This is the most holy day of the Jewish year, the one on which G-d agian closes the Book of Life, in which the names of those chosen to survive the next year have been being entered since Rosh Hashano, the Jewish New Year, 10 days ago.
Some of us, of course, don't take this literally, but it's powerful as a metaphor.
Before Rosh Hashano, we are admonished to pay our debts, to ask forgiveness of and make amends to those we've wronged, and to forgive those who've wronged us.
Then we rejoice in the New Year, in being alive and with our friends and family in this lovely world G-d has provided for us to enjoy aqs well as improve.
Rosh Hashano is the start and Yom Kippur the end of the Days of Awe, a time for reflection as well as rejoicing, a time to consider our lives and how we are using them.
A couple of basic Jewish principles are involved here.
First is Tikkun Olam, the responsibility of leaving the world a better place than we found it.
Of course this is on a personal level, but it's also political - working to reverse, or at least stop, climate change/global warming; standing up against hatred, prejudice, and opression wherever they rear their ugly heads (yes, even in Israel, but not only there); advocating for everyone's right to be safe, sheltered, fed, and cared for, etc., etc.
Second is Tzedaka, generally interpreted as charity, but actually meaning justice.
I see this as intertwined with Tikkun Olam--it mandates sharing what we have with those who have less. It doesn't mean starving our own family to feed our neighbors (that would be the worst sort of personal aggrandizement), but it does mean feeding as many people as we can, providing shelter for those who need it (could we solve the problem of homelessness if every household with an empty bedroom invited someone to use it?), contributing to good causes, and sharing whatever resources and possessions we have more of than we need (not to be confused with want).
I'm probably missing something official, but I find that those two give me quite a bit to strive for.
So on this Yom Kippur, as is my custom, I am giving serious thought to what I can do to make next year better for myself, my family, my friends, and the rest of the world.
For quite a few years, one of my major goals has been to cultivate patience. I think I'm making some progress on this as I get older, and 2 years of living in China really helped. Patience encompasses accepting that some things won't happen when or as I want them to, or sometimes at all, but in their own good time if they're meant to be.
This applies to everything from artwork that is not ready to be finished, to dealing with ignorance and prejudice without personal acrimony, to encouraging my children to mature on their own timetalbe.
Lately, as I develop more physical limitiations, I need to consider ways to continue to be as independent as possible.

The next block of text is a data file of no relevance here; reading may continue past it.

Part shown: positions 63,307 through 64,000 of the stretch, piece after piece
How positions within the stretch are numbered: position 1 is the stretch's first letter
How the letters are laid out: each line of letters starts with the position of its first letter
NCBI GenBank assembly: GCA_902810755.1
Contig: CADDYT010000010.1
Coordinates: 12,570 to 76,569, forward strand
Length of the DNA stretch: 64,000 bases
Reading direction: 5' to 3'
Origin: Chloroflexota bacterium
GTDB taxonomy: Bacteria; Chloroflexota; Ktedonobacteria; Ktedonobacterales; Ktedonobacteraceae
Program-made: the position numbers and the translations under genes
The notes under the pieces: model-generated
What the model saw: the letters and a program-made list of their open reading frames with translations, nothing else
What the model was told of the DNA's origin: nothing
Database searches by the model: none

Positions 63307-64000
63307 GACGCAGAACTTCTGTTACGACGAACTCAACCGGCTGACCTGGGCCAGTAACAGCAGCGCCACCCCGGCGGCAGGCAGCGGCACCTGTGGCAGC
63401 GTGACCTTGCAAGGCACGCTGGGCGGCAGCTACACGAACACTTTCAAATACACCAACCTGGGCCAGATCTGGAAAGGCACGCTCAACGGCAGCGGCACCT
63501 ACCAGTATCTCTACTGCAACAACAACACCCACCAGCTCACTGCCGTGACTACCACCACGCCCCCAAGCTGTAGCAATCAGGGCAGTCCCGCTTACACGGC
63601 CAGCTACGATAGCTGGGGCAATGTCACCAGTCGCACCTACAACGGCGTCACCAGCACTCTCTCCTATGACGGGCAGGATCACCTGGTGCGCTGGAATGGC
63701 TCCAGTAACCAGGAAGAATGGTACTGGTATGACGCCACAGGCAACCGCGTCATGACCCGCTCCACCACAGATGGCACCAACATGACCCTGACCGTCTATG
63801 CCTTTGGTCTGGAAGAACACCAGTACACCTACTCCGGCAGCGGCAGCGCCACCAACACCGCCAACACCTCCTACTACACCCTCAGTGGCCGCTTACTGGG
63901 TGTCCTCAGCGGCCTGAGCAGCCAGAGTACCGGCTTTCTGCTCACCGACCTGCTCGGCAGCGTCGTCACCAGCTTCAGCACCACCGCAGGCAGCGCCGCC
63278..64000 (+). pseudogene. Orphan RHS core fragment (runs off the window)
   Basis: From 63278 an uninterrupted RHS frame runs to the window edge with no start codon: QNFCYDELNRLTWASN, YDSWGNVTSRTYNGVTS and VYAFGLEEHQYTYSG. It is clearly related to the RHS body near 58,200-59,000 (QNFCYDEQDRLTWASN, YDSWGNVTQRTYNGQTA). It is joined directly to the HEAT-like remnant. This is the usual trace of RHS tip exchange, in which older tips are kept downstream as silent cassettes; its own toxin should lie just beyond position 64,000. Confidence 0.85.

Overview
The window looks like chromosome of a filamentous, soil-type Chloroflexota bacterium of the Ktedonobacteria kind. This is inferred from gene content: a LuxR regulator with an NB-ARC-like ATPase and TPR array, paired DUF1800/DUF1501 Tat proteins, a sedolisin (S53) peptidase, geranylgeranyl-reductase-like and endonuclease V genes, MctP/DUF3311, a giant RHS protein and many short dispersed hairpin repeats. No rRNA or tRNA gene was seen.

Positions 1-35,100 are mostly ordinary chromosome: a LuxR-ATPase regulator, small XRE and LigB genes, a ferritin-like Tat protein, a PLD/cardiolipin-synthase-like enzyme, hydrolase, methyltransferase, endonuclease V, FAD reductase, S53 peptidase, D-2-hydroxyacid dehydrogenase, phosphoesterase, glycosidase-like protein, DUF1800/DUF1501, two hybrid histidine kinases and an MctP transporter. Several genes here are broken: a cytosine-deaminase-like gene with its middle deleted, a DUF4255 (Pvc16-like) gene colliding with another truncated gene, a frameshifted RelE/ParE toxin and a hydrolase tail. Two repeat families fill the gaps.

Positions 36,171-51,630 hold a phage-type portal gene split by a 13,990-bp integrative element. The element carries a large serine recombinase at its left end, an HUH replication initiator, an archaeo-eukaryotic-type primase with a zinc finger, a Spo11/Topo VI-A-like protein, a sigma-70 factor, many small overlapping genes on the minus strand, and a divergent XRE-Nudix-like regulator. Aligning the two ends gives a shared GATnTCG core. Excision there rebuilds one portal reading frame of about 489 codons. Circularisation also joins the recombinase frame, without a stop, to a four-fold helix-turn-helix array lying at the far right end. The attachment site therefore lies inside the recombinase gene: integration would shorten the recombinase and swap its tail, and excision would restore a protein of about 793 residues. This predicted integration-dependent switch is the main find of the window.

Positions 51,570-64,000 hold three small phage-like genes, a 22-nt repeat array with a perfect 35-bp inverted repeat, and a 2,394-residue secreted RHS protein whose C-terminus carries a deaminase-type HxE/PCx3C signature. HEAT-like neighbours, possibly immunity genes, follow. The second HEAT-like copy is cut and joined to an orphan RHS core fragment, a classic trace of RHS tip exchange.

One of these, which I've been avoiding, is to have my knees (I'm hoping for both at once) replaced.
This should improve my ability to dirve as well as walk, and make it easier to participate more fully in a wider community and in various areas of life, while reducing the help I need from family and friends to do even basic tasks. I'll have to figure something else out for lifting, however--another item for consideration.
Following this thread, I want to be more available to my children and grandchildren, especially the youngest 3, of whom 2 are expected to arrive in the next few months. I want to be able to spend time with them, provide care if necessary, and generally be part of their lives more frequently than is now possible. I want to do everything I can to maintain and improve my health, and encourage Seth to do the same, so that we will continue to be participants in our familiy's lives.
I also need to be more attentive and available to the older members of my family, using and treasuring the time we can still have together.
I hope to travel more. Not only is it a pleasure, it helps me to better understand what's happening in other places and what, if anything, I can or need to do about it. Not to mention that warmer dryer climates, especially in winter, improve both our health and our world view, especially after we haven't seen the sun for weeks.
This year I'm also feeling a need for more balance. My online supply shop is doing well, but is also taking a lot of my time and energy, some of which I need for my own work, some for my family and the rest of my life. That partially comes under patience, but also under meeting my own needs and being able to resist distractions and say no when necessary. This is a difficlt issue for most of us, but we need to realize that, if our own needs aren't met, we don't have anything left over for other people or the wider world.
I'm sure there's more, but that seems like a tall enough order with which to begin another year.
May you all be inscribed for blessing in the Book of Life, and have a sweet and fruitful year.